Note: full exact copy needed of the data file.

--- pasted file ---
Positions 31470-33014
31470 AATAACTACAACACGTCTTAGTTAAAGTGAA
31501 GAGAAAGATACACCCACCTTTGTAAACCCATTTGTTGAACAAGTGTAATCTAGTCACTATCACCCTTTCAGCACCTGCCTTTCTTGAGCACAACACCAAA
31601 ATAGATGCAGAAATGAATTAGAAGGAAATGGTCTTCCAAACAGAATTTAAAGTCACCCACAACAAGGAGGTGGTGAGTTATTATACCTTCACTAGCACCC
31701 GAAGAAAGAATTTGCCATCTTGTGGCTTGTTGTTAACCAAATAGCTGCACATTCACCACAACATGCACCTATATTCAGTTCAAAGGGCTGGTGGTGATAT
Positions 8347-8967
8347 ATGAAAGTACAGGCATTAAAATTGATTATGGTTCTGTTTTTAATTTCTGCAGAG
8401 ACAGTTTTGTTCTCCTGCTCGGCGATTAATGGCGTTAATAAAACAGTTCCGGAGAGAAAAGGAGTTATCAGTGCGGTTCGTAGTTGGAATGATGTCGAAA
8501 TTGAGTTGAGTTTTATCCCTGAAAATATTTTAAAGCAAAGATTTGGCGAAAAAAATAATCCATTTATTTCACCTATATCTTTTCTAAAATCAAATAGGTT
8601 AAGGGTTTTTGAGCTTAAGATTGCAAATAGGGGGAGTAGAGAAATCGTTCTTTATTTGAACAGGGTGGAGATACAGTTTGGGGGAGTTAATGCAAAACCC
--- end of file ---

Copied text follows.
Positions 31470-33014
31470 AATAACTACAACACGTCTTAGTTAAAGTGAA
31501 GAGAAAGATACACCCACCTTTGTAAACCCATTTGTTGAACAAGTGTAATCTAGTCACTATCACCCTTTCAGCACCTGCCTTTCTTGAGCACAACACCAAA
31601 ATAGATGCAGAAATGAATTAGAAGGAAATGGTCTTCCAAACAGAATTTAAAGTCACCCACAACAAGGAGGTGGTGAGTTATTATACCTTCACTAGCACCC
31701 GAAGAAAGAATTTGCCATCTTGTGGCTTGTTGTTAACCAAATAGCTGCACATTCACCACAACATGCACCTATATTCAGTTCAAAGGGCTGGTGGTGATAT
Positions 8347-8967
8347 ATGAAAGTACAGGCATTAAAATTGATTATGGTTCTGTTTTTAATTTCTGCAGAG
8401 ACAGTTTTGTTCTCCTGCTCGGCGATTAATGGCGTTAATAAAACAGTTCCGGAGAGAAAAGGAGTTATCAGTGCGGTTCGTAGTTGGAATGATGTCGAAA
8501 TTGAGTTGAGTTTTATCCCTGAAAATATTTTAAAGCAAAGATTTGGCGAAAAAAATAATCCATTTATTTCACCTATATCTTTTCTAAAATCAAATAGGTT
8601 AAGGGTTTTTGAGCTTAAGATTGCAAATAGGGGGAGTAGAGAAATCGTTCTTTATTTGAACAGGGTGGAGATACAGTTTGGGGGAGTTAATGCAAAACCC